Tomb Raider is an older title and something that can deliver high framerates as it’s less intensive. The difference had us shocked. The 9900K had the 2700X beaten by more than 30FPS at 1440p and more than 50FPS at 1080p.


GTAV is another older but intensive title where the consistency of the in-game benchmark makes it a great tool for comparison. The advantage was more aligned with the Futuremark and Unigine testing in that we saw a 10FPS advantage to the 9900K at 1440p which extended to 12-13FPS at 1080p. It isn’t a huge difference when you’re talking frame rates over 120FPS but this could make a difference for gamers using high refresh displays.

Hitman (2016)

This DX12 benchmark hits systems hard and whilst the performance gap is quite wide in favour of the 9900K at 1080p by a whopping 38FPS, the GPU bottleneck kicks in at 1440p to reduce the margin to 11FPS.

Tom Clancy’s The Division

This title had the CPUs performing almost equally as it appears to be much more demanding of the GPU than the CPU. At 1440p, the results are within margin for error and have the 2700X marginally in front. The 1080p testing had the 9900K in front by a similar margin for error of 2FPS.


The cross section of in-game benchmarks shows that your mileage may vary depending on your game and the capability of your graphics card. Older or less GPU intensive titles are likely to yield much higher frame rate advantages to the higher IPC capabilities of the 9900K.

The games you want to play will directly influence the true value proposition of the 9900K vs alternative CPUs.

The 9900K can be insanely fast where the GPU bottleneck isn’t present or it can be seriously held back, requiring the next generation of GPUs to let it shine.


We achieved an overclock of 4.9GHz (all cores) and 5GHz (3 cores)/4.9GHz (5 cores) on our Intel i9-9900K sample with both the Maximus Gene and the ASRock Z390 Extreme4. The 4.9GHz overclock across all cores was benchmark stable whilst the 5GHz blended overclock was game stable. An all-core 5GHz overclock across all cores was boot stable but not reliable beyond that and the CPU temperatures were too high for my liking with our review setup.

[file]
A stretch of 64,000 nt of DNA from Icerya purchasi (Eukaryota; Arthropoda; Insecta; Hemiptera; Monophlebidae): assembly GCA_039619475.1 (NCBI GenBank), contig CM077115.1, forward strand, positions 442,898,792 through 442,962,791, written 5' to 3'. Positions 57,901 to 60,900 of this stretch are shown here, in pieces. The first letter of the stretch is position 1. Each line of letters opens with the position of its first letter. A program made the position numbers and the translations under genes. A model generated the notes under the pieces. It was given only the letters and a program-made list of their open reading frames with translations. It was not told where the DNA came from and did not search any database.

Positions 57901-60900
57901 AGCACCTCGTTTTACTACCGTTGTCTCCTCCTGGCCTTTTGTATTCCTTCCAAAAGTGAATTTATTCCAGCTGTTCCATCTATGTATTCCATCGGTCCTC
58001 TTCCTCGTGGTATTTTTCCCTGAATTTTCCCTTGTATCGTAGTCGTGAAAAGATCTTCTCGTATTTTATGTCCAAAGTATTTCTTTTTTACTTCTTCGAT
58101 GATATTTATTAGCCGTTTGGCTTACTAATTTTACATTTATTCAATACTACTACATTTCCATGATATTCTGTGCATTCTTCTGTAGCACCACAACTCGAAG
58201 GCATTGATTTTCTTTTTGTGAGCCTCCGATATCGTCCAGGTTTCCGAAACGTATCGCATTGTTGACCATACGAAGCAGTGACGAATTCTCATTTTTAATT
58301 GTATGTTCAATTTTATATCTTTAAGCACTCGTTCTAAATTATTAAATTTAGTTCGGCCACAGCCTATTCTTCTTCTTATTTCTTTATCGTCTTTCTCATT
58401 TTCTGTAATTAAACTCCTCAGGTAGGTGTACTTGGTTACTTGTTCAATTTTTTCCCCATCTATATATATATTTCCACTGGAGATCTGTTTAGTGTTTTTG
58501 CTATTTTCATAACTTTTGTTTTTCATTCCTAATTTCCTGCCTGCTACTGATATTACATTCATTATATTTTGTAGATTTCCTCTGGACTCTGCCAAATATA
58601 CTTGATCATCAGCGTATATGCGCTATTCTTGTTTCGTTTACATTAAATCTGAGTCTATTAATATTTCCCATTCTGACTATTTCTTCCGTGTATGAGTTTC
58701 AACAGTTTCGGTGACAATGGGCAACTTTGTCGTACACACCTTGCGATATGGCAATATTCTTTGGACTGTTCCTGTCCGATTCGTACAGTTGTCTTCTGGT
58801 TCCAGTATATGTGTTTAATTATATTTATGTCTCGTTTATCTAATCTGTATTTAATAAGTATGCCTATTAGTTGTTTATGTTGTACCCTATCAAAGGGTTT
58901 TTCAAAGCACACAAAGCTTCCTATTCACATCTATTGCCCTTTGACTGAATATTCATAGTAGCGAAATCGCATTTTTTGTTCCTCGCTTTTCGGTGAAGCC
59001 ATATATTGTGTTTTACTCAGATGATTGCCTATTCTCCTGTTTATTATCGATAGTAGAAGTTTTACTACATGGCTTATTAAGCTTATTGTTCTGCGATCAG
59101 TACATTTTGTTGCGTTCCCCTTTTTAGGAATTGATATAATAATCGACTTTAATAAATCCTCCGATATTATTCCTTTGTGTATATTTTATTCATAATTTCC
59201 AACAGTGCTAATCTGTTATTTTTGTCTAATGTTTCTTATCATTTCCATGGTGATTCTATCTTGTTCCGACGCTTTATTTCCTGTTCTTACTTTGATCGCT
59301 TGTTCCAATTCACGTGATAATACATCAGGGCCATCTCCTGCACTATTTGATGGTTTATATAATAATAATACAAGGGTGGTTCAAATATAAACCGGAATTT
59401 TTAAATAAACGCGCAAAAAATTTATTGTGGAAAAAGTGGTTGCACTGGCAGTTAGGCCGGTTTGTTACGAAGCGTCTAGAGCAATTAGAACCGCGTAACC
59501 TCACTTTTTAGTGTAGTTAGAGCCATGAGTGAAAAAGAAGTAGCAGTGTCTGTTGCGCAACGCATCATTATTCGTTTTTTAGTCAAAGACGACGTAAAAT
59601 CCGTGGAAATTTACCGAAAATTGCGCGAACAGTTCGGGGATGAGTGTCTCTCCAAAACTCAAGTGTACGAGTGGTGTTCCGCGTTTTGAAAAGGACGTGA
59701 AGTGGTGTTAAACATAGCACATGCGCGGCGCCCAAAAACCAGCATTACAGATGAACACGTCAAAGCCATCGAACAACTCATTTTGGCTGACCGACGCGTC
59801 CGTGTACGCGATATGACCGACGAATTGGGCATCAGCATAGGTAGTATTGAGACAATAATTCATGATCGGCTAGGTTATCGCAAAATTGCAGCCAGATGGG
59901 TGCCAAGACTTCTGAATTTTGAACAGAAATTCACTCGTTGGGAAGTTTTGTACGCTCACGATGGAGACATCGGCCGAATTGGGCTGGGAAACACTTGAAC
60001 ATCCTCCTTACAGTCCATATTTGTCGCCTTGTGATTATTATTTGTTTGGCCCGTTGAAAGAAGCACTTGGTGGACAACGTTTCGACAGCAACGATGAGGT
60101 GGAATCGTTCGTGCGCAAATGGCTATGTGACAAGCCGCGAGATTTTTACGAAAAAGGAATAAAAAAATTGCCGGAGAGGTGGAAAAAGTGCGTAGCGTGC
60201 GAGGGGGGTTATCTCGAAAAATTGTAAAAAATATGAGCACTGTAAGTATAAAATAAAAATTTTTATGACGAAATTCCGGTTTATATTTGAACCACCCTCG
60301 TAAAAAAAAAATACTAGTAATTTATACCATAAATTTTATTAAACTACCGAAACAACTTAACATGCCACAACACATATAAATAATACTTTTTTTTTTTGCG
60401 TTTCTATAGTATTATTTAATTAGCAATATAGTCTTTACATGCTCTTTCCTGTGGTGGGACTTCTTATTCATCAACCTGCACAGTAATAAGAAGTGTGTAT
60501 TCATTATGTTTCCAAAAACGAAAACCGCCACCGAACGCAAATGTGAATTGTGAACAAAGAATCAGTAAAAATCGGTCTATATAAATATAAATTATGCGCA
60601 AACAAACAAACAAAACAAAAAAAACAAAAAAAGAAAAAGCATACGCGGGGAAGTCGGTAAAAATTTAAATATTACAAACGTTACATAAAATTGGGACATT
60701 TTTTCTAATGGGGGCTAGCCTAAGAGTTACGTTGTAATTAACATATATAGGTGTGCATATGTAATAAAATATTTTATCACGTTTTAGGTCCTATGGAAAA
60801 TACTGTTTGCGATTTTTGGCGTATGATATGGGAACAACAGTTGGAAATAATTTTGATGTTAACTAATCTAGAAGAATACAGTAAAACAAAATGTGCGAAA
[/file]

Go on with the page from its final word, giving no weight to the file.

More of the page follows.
Noise, Thermals and Power Consumption

You will require a decent cooler and a quality power supply to get the most out of the i9-9900K. Our test system used a 360mm AIO water cooler and 850W 80PLUS Platinum power supply from Thermaltake.

When operating to the formal limits of the Intel specification, thermals hit 73C (package) and the hottest core recorded a peak temperature of 90C. When using auto settings and not adhering to the formal specification, core temperatures averaged in the mid 80C range with regular peaks between 95C – 100C and thermal throttling regularly intervened. Please note that these thermals were taken during benchmarking and stress testing. Typical non-intensive workloads such as office productivity and gaming saw a peak temperature of 68C.

VRM is important when running the i9-9900K as the CPU draws a lot of power and the Z390 boards will generally deliver better results than the Z370.

CPU power draw according to the Thermaltake iRGB PLUS 850 Software averaged about 154W under OCCT load on Auto settings but did peak at 198W.

Having seen the peaks under load, it should be noted that the idle power draw of the whole system was recorded at only 67W when it was doing next to nothing. The i9-9900K demonstrated a wide power consumption range, running lean at idle and then drawing a lot when there was work to be done.